Director/Visual Effects Supervisor – Emile Edwin Smith, Screenplay – Jose Prendes, Story – H. Perry Horton & Jose Prendes, Producer – David Michael Latt, Photography – Alexander Yellen, Music – Isaac Sprintis, Makeup – Liz McCracken, Production Design – Vincent Albo. Production Company – The Asylum
Christopher Judge (Jack Turner), Elizabeth Rohm (Rosie Gray), Matt Lagan (Admiral Engleberg), Paul B. Anderson (Voice of Nero), Debbie Gibson (Emma MacNeil), Hannah Levien (Sandy Cook), Emma Rose Maloney (Stacy), Steve Hanks (Captain Reynolds)
The mega-shark is spotted again, attacking shipping near Egypt. US Navy engineer Jack Turner has constructed the Mecha-Shark, a shark-shaped submarine designed for combat against the mega-shark, armed with weaponry and piloted by his wife Rosie. As the mega-shark heads towards its old spawning grounds in Sydney, Australia, the Navy employ an even larger version of the Mecha-Shark, placing the A.I. Nero in and sending it out untested. After Rosie is injured in a skirmish with the Mega-Shark, the Navy choose to send the Mecha-Shark in in automated mode. However, damage causes the Mecha-Shark’s A.I. to develop a life of its own and switch to amphibious mode, sprouting wheels as it rampages through downtown Sydney.
Mega Shark vs Mecha Shark was the third in The Asylum’s series of Mega Shark films. This had been proceeded by Mega Shark vs Giant Octopus (2009) and Mega Shark vs. Crocosaurs (2010) and was subsequently followed by Mega Shark vs. Kolossus (2015). The Mega Shark films are where The Asylum essentially created the gonzo killer shark film, which subsequently took off with Sharknado (2013) and sequels, as well as numerous imitators from other studios.
The Mega Shark films and others that have borrowed the idea of pitting monsters against each other all draw on the Godzilla vs ____ films of the 1960s and 70s. Unlike Toho, The Asylum lacks a stable of other such monsters to start bringing together – and so far nobody has come up with pitting the 2-Headed Shark Attack and Sharknado films up against each other – thus all of the monsters so far have been original creations for the particular film. Mega Shark vs Mecha Shark draws inspiration directly on Godzilla vs the Cosmic Monster (1974), which came up with the idea of Mecha-Godzilla, a robotic version of Godzilla. This proved popular and Mecha-Godzilla was revived in other films such as Terror of Mecha-Godzilla (1976), Godzilla vs Mecha-Godzilla (1993) and Godzilla Against Mechagodzilla (2002)
As might be expected, Mega Shark vs Mecha Shark flounders amid cheap effects. The Sharknado and 2-Headed Shark attacks films have a much better calibre of effects but the ones in the Mega Shark films always look tatty and corner-cut – it is unclear why The Asylum didn’t choose to lavish a little more in this regard. There is the odd amusing shot – of a tug thrown and knocking the head off The Sphinx and a repeat of the scene from the first film where the Mega Shark jumps out of the water to attack a plane, which is subverted when the Mecha-Shark leaps up to knock the Mega Shark down in mid-air. On the other hand, the depiction of the destruction of the various ships – often no more than a single digital shot and occasionally cutaways to some stock footage of navy types fighting fires or people running – is so underwhelming that the effect leaves zero impact. It does get slightly better when it comes to the scenes of the Mecha-Shark running amok through the streets of Sydney – although to anybody who is lived in the region (like me), this does not in any way look like Australia, is just The Asylum shooting on their own doorstep in California as witness the fact that in what is supposedly Australia, the vehicles are all left-hand drive and travel on the right hand side of the road whereas Australians drives the other way around.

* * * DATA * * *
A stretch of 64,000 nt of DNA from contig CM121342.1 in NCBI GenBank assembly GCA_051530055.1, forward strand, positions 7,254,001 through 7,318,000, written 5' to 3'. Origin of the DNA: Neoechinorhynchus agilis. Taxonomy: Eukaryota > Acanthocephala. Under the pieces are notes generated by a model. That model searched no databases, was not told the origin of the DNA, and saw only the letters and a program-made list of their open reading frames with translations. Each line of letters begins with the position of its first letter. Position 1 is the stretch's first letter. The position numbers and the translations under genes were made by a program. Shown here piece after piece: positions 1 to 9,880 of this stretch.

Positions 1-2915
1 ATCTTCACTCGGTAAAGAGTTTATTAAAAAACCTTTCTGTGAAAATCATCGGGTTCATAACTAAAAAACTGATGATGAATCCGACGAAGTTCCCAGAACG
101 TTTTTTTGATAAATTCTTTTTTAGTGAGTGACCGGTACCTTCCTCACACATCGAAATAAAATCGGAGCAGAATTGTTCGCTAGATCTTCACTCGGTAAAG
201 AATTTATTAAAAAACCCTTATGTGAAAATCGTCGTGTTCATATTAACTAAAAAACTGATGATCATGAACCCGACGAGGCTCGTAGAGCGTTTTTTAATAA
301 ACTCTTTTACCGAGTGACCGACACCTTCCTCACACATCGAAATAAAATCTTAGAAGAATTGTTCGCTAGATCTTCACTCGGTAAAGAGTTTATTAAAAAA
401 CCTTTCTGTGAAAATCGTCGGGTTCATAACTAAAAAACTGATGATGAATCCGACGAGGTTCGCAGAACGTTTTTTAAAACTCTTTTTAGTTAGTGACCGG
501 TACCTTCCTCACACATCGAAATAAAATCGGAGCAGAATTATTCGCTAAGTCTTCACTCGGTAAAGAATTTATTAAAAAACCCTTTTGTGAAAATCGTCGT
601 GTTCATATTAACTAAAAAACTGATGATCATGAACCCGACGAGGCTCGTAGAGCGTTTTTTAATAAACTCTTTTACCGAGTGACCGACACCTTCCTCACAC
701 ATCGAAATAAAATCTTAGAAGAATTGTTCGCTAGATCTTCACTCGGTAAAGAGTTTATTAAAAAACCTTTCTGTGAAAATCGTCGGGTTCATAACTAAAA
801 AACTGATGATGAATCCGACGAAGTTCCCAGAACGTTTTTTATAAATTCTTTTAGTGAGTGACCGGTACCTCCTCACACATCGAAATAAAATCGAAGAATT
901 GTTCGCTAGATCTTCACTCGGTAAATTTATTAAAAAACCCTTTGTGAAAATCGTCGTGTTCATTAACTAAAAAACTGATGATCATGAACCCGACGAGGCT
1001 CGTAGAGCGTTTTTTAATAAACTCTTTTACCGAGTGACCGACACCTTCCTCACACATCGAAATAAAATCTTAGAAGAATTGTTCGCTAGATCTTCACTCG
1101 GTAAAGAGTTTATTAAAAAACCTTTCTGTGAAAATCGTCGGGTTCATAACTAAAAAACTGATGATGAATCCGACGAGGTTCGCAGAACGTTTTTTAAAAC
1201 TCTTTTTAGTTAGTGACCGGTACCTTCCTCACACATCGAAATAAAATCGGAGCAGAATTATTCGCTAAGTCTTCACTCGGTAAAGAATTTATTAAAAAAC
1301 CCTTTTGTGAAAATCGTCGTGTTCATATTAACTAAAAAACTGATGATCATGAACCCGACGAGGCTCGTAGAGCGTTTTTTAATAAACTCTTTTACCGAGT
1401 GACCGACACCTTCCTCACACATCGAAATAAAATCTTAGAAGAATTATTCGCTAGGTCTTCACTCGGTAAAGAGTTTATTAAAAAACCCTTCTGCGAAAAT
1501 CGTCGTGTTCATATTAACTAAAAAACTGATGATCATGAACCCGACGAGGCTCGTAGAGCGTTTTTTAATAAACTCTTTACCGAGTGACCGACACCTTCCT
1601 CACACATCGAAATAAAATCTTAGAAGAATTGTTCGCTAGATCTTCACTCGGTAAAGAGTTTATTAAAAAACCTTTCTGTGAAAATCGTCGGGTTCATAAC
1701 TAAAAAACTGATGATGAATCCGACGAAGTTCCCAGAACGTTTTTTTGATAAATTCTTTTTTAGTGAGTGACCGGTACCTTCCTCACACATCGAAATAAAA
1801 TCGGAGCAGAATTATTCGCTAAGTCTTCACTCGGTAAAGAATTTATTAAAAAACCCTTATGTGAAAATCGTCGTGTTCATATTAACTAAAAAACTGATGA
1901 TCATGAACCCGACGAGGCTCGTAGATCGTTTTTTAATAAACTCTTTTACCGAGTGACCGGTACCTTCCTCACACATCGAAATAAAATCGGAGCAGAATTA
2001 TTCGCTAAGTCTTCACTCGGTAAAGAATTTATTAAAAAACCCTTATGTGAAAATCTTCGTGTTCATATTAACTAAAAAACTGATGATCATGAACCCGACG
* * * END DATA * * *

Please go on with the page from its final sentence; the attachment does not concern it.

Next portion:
The film could have well done with more of the tongue-in-cheek panache of the Sharknado films. There is the odd amusing line that strikes it just right like where Christopher Judge tries to head into the military danger zone to be held up by a soldier: “You’re with the US Navy? Have you got some identification?” and responds “Look, I just arrived on a giant robotic shark.” Not to mention that the film does have some major credibility holes – if you can even use credibility and a film about a giant robot shark in the same sentence – like why Elizabeth Rohm would not have been court-martialled by the Navy about the time that the sharks went amok and destroyed first a submarine followed by a frigate. Mindedly, a film that quotes Charles Bukowski in its opening scene can’t be all bad.
Mega Shark vs Mecha Shark was the directorial debut of Emile Edwin Smith who had previously worked in visual effects since the 1990s and as a visual effects supervisor at The Asylum. Smith went on to make several other films for The Asylum with Age of Ice (2014), Flight World War II (2015) and Ice Sharks (2016).